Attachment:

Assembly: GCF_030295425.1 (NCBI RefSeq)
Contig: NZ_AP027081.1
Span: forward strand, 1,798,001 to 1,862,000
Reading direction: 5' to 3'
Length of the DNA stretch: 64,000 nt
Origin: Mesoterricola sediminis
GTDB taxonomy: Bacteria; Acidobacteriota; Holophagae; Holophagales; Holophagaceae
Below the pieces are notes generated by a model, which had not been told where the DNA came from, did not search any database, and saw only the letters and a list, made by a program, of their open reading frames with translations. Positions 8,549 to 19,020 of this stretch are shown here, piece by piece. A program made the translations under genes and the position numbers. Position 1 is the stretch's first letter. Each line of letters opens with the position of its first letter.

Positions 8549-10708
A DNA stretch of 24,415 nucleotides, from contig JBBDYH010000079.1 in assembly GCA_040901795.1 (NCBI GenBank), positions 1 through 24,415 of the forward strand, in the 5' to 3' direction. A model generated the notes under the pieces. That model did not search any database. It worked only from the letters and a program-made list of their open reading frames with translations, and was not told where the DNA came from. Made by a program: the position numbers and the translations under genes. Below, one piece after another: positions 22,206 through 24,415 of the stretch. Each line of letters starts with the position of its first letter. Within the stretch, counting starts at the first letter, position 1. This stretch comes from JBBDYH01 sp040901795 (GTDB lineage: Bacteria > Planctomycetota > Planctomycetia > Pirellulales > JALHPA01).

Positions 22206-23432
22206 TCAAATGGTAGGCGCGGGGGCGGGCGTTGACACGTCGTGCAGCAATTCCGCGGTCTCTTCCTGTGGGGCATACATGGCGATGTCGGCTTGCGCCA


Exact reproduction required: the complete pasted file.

Assembly: GCF_030295425.1 (NCBI RefSeq)
Contig: NZ_AP027081.1
Span: forward strand, 1,798,001 to 1,862,000
Reading direction: 5' to 3'
Length of the DNA stretch: 64,000 nt
Origin: Mesoterricola sediminis
GTDB taxonomy: Bacteria; Acidobacteriota; Holophagae; Holophagales; Holophagaceae
Below the pieces are notes generated by a model, which had not been told where the DNA came from, did not search any database, and saw only the letters and a list, made by a program, of their open reading frames with translations. Positions 8,549 to 19,020 of this stretch are shown here, piece by piece. A program made the translations under genes and the position numbers. Position 1 is the stretch's first letter. Each line of letters opens with the position of its first letter.

Positions 8549-10708
A DNA stretch of 24,415 nucleotides, from contig JBBDYH010000079.1 in assembly GCA_040901795.1 (NCBI GenBank), positions 1 through 24,415 of the forward strand, in the 5' to 3' direction. A model generated the notes under the pieces. That model did not search any database. It worked only from the letters and a program-made list of their open reading frames with translations, and was not told where the DNA came from. Made by a program: the position numbers and the translations under genes. Below, one piece after another: positions 22,206 through 24,415 of the stretch. Each line of letters starts with the position of its first letter. Within the stretch, counting starts at the first letter, position 1. This stretch comes from JBBDYH01 sp040901795 (GTDB lineage: Bacteria > Planctomycetota > Planctomycetia > Pirellulales > JALHPA01).

Positions 22206-23432
22206 TCAAATGGTAGGCGCGGGGGCGGGCGTTGACACGTCGTGCAGCAATTCCGCGGTCTCTTCCTGTGGGGCATACATGGCGATGTCGGCTTGCGCCA